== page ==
Halftime in America
Well, that certainly caused quite a stir! Republicans everywhere have been outraged, outraged I tell you, over the "blatant politicization," "partisanship," the "free political ad for Obama" which they attribute to this ad by Chrysler that played during halftime of the Super Bowl on Sunday.
Of course, President Obama did work to save the American auto industry and to bail out two of the three major carmakers (one of which was Chrysler) in the face of much Republican opposition, including that of Mitt Romney who spoke out against the plan and even wrote a strong op-ed piece saying that the auto makers should declare bankruptcy and move on. Never mind all the jobs that would be lost and their ripple effect in a failing economy. But the industries were saved and have come back strong. They've even paid back to the American taxpayer most of the money that was used to bail them out. They are a contemporary American success story, one that we need in these rough times. So any ad that highlights this story, as the Chrysler ad does in a very understated way, is bound to cast a favorable light on President Obama's leadership.
But, forget all that, if you can. Just look at that ad again from an artistic viewpoint. It is brilliant! The lighting, that Eastwood walk down a lonely street, the play of light and dark, the famous gravelly voice narrating the scenes, the faces of the ordinary people in the various shots, it is all just perfect. It might have been a movie directed by Clint Eastwood instead of a car ad directed by David Gordon Green.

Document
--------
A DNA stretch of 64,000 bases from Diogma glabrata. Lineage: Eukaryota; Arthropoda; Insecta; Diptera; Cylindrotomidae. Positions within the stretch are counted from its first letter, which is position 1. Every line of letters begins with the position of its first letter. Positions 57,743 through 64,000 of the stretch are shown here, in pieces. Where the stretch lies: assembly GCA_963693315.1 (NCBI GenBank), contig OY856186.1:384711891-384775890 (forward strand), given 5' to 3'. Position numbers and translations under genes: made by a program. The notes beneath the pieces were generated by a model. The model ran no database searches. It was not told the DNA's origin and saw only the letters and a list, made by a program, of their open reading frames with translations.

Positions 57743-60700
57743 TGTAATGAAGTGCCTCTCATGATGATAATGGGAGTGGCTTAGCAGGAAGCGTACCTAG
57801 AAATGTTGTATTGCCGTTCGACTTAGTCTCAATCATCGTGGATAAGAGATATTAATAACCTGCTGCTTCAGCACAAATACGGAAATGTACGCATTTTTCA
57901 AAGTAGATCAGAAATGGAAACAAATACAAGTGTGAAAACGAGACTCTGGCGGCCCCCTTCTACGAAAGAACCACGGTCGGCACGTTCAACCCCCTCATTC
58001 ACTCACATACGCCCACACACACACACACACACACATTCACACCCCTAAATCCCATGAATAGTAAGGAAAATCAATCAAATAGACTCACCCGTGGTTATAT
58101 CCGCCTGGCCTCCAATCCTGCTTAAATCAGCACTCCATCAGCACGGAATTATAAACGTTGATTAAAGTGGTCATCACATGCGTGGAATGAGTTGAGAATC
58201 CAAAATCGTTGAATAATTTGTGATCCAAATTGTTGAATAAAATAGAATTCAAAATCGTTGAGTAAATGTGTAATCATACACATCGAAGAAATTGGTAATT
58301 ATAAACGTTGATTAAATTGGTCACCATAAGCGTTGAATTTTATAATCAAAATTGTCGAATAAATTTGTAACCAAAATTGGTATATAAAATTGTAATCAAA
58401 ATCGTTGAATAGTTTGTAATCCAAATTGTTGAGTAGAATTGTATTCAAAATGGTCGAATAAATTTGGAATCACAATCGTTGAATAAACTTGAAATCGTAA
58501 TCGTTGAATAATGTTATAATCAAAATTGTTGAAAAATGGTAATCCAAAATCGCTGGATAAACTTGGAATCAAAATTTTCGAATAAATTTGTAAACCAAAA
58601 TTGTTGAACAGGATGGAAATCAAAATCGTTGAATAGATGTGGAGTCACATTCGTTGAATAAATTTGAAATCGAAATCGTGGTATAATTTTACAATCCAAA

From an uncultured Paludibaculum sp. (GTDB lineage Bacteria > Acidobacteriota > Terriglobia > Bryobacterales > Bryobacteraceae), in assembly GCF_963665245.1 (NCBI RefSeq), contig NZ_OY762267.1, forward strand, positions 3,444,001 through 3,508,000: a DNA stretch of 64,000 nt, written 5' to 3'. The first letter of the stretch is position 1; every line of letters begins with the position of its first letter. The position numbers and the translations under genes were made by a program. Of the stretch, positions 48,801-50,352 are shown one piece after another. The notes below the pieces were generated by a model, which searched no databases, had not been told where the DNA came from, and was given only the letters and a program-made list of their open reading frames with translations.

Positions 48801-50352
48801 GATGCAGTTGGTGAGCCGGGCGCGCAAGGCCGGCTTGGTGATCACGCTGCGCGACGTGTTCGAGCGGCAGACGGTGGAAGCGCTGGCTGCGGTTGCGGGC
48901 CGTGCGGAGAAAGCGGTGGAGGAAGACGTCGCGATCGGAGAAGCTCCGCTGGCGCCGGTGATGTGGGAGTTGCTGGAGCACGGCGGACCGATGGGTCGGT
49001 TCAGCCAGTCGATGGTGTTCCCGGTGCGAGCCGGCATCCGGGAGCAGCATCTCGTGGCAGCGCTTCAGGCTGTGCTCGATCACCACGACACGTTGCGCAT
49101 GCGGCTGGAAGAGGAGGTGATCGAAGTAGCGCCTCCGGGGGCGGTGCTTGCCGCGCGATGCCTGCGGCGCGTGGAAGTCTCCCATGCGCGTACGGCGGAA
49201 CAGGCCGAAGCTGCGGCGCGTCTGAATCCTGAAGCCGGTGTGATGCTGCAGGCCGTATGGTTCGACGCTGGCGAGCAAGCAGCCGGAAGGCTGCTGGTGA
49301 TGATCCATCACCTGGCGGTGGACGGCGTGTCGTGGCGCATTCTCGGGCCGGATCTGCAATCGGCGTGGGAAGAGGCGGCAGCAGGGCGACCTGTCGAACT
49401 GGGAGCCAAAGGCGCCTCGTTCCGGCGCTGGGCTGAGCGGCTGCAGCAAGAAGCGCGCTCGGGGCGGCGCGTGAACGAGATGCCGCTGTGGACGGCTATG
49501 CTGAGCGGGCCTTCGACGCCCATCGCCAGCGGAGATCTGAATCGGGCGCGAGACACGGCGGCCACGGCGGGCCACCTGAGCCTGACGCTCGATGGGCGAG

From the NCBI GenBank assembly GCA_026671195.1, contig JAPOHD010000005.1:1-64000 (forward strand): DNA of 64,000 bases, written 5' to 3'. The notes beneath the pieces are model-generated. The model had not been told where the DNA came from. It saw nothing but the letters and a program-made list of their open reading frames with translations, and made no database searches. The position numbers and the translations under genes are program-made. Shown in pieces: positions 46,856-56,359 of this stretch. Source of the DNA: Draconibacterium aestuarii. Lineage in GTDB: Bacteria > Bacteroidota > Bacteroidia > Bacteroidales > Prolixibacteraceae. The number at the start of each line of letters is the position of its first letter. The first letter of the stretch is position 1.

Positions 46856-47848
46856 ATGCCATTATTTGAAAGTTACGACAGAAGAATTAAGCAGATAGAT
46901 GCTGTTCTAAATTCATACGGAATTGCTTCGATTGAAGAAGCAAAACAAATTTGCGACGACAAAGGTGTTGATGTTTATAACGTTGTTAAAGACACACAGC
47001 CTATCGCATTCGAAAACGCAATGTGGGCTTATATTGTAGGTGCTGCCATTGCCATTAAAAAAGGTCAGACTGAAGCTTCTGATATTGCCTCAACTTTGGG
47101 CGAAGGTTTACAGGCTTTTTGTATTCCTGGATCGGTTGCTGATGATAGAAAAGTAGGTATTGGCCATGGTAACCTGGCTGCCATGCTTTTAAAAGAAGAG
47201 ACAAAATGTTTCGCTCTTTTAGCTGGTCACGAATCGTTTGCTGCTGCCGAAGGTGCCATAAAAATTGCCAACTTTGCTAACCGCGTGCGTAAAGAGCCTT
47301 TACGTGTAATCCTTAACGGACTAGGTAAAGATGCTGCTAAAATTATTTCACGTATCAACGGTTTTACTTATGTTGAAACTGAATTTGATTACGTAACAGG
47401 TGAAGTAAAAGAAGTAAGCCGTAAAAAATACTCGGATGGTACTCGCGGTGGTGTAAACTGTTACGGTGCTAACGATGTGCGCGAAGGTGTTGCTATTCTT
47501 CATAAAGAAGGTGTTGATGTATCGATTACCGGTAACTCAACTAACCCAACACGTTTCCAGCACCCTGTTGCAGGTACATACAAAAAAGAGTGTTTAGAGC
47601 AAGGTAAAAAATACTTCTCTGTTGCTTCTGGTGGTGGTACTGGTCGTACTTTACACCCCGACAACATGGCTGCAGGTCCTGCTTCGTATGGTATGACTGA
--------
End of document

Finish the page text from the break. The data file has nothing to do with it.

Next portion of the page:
It's not just the images that we see here that affect us. Even more, it is the words that explain the images. What inspirational words they are. They don't sugarcoat the situation they are portraying. They acknowledge that these are tough times and that people are suffering, but they reassure us: We've been here before. We've passed this way and we've come through. We will again, as long as we stick together and don't tear each other down. It is an essentially inspirational and uplifting commercial, made even more so by the narration by Clint Eastwood, a man who notably goes his own way but has famously been a supporter of Republican candidates for president over the years, including John McCain in 2008.
I don't know when I have seen such an affecting and effective television commercial. We don't often think of such commercials as being works of art, but this one certainly is.
The fact that it also pisses off Karl Rove is just a bonus.